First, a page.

If you're training for a 10K or long-distance bike race, you might want to steer clear of vitamin C and E supplements. A new study published in the Journal of Physiology found that these pills mess with your muscles' ability to get stronger through training.
A team of researchers in Norway gave 54 healthy men and women either vitamin E and C supplements or dummy pills for 11 weeks. During this time, the participants completed an intense training program of mostly running. The researchers administered fitness tests, blood tests, and muscle biopsies at the beginning and end of the study. The post-trial tests revealed that those in placebo group had normal production of new muscle mitochondria – the cells' energy centers – just as would be expected after an extended bout of endurance training. However, the participants taking supplements did not generate new muscle mitochondria like they should have, suggesting the vitamin C and E pills had interfered.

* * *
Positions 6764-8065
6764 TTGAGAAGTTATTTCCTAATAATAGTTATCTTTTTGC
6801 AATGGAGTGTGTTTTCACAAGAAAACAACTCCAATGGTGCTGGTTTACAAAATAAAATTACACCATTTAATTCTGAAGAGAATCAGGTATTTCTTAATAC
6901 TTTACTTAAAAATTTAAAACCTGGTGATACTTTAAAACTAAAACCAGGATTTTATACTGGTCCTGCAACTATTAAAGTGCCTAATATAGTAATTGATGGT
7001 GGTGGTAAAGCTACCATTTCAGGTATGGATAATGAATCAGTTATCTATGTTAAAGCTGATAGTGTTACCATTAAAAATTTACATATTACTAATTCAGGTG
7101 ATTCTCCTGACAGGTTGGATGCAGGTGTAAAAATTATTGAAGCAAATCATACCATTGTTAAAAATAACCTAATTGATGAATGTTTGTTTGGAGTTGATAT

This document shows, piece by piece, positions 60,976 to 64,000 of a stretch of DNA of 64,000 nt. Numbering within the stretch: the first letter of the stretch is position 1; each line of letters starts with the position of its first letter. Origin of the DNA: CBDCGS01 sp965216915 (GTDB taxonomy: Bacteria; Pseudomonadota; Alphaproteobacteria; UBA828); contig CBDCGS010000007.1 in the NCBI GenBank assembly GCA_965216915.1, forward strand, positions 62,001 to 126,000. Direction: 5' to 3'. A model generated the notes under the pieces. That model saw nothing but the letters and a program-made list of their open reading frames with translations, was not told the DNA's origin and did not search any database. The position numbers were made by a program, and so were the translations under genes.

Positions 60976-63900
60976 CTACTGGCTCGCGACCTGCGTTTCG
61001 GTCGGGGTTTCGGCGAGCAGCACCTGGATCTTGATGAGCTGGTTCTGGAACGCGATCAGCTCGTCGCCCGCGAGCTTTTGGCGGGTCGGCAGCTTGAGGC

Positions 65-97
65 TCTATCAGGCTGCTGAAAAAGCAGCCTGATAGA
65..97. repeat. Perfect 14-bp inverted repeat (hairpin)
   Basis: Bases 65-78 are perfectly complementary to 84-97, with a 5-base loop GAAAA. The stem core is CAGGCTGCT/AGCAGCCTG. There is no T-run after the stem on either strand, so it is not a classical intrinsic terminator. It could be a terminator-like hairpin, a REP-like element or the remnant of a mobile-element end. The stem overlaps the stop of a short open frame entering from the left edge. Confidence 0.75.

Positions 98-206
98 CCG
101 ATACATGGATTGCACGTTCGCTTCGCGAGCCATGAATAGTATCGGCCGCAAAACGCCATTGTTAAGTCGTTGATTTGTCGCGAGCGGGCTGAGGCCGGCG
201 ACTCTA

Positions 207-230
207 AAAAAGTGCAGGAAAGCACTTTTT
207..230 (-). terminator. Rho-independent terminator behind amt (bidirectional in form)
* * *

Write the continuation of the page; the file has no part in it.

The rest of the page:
According to the researchers, these supplements seem to get in the way of normal, beneficial cellular adaptations in response to exercise. It's already well known that exercise churns up free radicals, or oxidative stress, and that vitamins C and E are potent antioxidants that fight against free radical damage. Although antioxidant protection is a good thing in many parts of the body, such as in skin cells, where unchecked free radicals can cause premature aging, stopping oxidative stress in hardworking, growing muscles may be a big negative. The researchers say more studies are needed to confirm these results, but for now, use vitamin C and E supplements with caution, especially if you're gearing up for a big endurance event.